In 'What Is Freedom?', Arendt speaks of freedom as a 'phenomenon of virtuosity', claiming that this phenomenon is the original, hitherto undertheorised experience of freedom in ancient Greece and Rome, and that the idea of freedom began to appear in connection with the will in our philosophical tradition only after freedom as a phenomenon of virtuosity had in practice disappeared in the late Roman Empire - but not from all human activities in which it continued to exist in a hidden form, as the power or 'gift' of humans to begin a new line of action. My interpretation of Arendt's conception of freedom begins from and elaborates on these claims, and shows that she should be taken seriously as a critic of the late antique notion that freedom consists in the decisions we make with our will. I also show that in rejecting accounts of freedom that reduce it to a matter of the will or the intellect, Arendt relies on the notion of an inspiring 'principle' of action that functions in a manner analogous to Hegel's understanding of (moral) action as taking place against a background of unwritten rules (sittlichkeit) and as deriving its 'validity' and 'absolute' character from a spirit, or principle, immanent within it.
Freedom as a Phenomenon of Political Virtuosity
Thinking in Circles
Hannah Arendt is so modern that one of the academic disputes about her at present is whether she should be classified amongst the moderns or the ‘postmoderns’, an issue which probably puts her at the borderline of our knowledge and understanding, or rather, beyond it.1 She was not a religiously practising Jew: the first letter she wrote to an old Jewish friend, Gertrud Jaspers, after the war, speaks about sending some bacon, with detailed instructions on how to cook it – and somewhat significantly, she adds ‘I’ve forgotten the German word for it, the hell with it’.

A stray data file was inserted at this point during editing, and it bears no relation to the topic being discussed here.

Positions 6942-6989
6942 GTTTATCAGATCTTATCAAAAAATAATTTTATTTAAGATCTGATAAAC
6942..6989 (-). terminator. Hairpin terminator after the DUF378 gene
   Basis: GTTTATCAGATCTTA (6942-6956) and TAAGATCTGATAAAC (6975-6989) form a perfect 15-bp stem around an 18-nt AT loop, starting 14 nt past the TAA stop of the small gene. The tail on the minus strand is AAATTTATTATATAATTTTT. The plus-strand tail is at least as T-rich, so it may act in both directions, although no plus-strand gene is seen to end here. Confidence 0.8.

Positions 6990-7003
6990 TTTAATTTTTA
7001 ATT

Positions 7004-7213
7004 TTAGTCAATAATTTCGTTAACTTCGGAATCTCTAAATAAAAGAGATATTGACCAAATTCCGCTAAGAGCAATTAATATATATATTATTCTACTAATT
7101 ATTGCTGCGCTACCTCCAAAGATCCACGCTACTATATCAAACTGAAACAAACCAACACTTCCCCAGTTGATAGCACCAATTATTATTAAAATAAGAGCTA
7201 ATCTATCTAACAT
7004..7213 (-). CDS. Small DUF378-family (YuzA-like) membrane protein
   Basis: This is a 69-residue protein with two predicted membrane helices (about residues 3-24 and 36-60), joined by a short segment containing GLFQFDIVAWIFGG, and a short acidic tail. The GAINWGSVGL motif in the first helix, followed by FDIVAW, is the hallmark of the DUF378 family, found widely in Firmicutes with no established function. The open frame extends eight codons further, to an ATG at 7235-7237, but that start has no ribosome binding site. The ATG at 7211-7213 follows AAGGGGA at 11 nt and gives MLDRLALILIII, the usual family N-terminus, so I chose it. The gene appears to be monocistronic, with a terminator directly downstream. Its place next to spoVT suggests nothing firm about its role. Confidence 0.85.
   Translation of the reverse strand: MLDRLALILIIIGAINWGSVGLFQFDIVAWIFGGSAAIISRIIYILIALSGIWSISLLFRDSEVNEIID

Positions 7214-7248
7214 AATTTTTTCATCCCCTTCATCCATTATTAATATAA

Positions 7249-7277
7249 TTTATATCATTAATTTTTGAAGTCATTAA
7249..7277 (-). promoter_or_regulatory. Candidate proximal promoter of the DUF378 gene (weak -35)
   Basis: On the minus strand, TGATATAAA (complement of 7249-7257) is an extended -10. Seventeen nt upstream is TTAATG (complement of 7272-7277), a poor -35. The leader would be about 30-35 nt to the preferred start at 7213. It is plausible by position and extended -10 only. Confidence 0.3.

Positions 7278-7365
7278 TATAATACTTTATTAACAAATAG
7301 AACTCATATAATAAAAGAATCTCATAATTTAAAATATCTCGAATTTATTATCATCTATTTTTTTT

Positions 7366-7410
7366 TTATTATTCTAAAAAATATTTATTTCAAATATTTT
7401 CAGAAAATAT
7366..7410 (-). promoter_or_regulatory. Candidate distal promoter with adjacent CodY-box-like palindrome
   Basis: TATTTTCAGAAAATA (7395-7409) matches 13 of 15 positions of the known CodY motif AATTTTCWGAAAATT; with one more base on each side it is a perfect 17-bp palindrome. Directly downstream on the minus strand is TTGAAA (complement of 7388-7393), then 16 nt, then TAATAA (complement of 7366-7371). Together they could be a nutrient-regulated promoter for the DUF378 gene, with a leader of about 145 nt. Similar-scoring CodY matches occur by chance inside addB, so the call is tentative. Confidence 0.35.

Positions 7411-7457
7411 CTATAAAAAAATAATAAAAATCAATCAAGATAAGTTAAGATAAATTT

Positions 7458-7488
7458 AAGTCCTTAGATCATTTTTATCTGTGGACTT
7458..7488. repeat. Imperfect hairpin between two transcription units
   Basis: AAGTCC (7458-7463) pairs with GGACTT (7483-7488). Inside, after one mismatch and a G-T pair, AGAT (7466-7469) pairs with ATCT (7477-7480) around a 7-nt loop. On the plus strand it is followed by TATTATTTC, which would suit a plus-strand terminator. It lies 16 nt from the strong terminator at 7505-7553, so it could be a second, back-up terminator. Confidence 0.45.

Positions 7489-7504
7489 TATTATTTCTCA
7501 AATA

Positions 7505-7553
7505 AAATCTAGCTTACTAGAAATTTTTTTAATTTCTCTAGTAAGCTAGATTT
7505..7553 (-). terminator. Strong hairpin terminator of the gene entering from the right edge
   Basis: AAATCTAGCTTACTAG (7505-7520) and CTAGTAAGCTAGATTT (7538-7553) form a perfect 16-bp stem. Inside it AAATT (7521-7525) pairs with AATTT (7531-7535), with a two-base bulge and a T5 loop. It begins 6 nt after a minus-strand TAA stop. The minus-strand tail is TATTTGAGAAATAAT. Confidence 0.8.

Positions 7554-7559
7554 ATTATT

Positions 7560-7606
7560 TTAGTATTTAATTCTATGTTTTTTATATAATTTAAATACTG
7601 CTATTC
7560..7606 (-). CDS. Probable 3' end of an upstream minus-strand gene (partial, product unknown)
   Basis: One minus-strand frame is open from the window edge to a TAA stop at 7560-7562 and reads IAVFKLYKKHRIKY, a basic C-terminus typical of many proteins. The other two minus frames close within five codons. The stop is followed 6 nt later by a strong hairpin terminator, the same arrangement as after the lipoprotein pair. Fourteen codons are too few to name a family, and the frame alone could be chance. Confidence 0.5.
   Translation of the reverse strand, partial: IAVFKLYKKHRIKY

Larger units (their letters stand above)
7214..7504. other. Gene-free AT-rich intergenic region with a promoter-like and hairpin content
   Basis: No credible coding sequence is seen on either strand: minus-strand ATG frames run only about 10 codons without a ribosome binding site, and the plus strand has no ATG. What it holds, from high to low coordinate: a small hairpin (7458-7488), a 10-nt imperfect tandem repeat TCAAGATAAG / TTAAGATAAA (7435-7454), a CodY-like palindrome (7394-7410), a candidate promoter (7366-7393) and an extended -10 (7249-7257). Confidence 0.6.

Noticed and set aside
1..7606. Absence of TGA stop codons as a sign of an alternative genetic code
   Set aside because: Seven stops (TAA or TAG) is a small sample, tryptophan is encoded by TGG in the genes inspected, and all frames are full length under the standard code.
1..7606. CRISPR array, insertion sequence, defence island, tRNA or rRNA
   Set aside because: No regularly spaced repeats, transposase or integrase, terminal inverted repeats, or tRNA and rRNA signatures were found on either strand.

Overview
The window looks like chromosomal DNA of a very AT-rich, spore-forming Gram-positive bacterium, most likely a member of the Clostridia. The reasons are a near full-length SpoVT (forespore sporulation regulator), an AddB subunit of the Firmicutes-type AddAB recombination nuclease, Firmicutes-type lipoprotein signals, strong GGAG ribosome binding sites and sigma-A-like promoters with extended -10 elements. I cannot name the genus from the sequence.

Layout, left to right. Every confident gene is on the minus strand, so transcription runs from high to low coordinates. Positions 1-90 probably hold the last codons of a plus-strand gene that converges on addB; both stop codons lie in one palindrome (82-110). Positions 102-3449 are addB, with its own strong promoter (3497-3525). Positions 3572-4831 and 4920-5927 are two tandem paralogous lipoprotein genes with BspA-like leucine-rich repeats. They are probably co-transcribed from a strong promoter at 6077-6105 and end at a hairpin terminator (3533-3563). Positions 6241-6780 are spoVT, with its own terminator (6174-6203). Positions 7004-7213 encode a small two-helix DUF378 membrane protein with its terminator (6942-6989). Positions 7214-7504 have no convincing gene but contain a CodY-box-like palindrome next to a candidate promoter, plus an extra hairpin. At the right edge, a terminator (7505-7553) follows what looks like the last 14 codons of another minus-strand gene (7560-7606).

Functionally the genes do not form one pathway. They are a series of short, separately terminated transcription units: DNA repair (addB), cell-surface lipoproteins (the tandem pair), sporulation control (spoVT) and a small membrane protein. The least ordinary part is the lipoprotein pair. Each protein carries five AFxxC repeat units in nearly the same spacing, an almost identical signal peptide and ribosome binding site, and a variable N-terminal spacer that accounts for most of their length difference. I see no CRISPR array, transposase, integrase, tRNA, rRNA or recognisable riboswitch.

Hannah Arendt and Alexander and Margarete Mitscherlich produced influential accounts of the postwar West-German population's silence or inarticuleteness. The Mitscherlichs claimed that this silence was symptomatic of a blocked process of mourning; Arendt saw it as a legacy of brutal totalitarian rule. However, both viewed the rapid economic recovery as evidence of the German inability to engage in discursively mediated therapeutic and political processes. Frantic busyness was a form of silence. This paper presents a critical reassessment of these approaches. By drawing on Albert Hirschman's theory of exit and voice, it argues that economic activity possesses a communicative dimension. The alleged retreat from politics is not a symptom of muteness but rather indicates people's preference for an alternative mode of communication. Arendt and the Mitscherlich may be right in assuming a correlation between the postwar economic recovery and ostensible political apathy, but lack the conceptual means to clarify the relationship.
Civil Disobedience and the Politics of Theatre
Arendt scholars have given exhaustive attention to the importance of actors in Hannah Arendt's political thought. This paper focuses on the role of non-actors, which I argue are also important for a full understanding of her view of politics, freedom and power. It argues that instead of a monistic, action-centred model, Arendt advances a dualistic model of politics, a model which affords a unique position to non-acting beings through the conceptual distinction between actor and audience, or actor and spectator. My paper also argues that she might conceive an interaction between them when she offers a theatrical model of contemporary political action, relaxing the distinction which otherwise remains rigid through most of her work. This paper tries to show that civil disobedience presumes the sympathetic gaze of spectator because its actor requests the distinctively moral perspective of non-active audience in a theatrical setting of the public realm.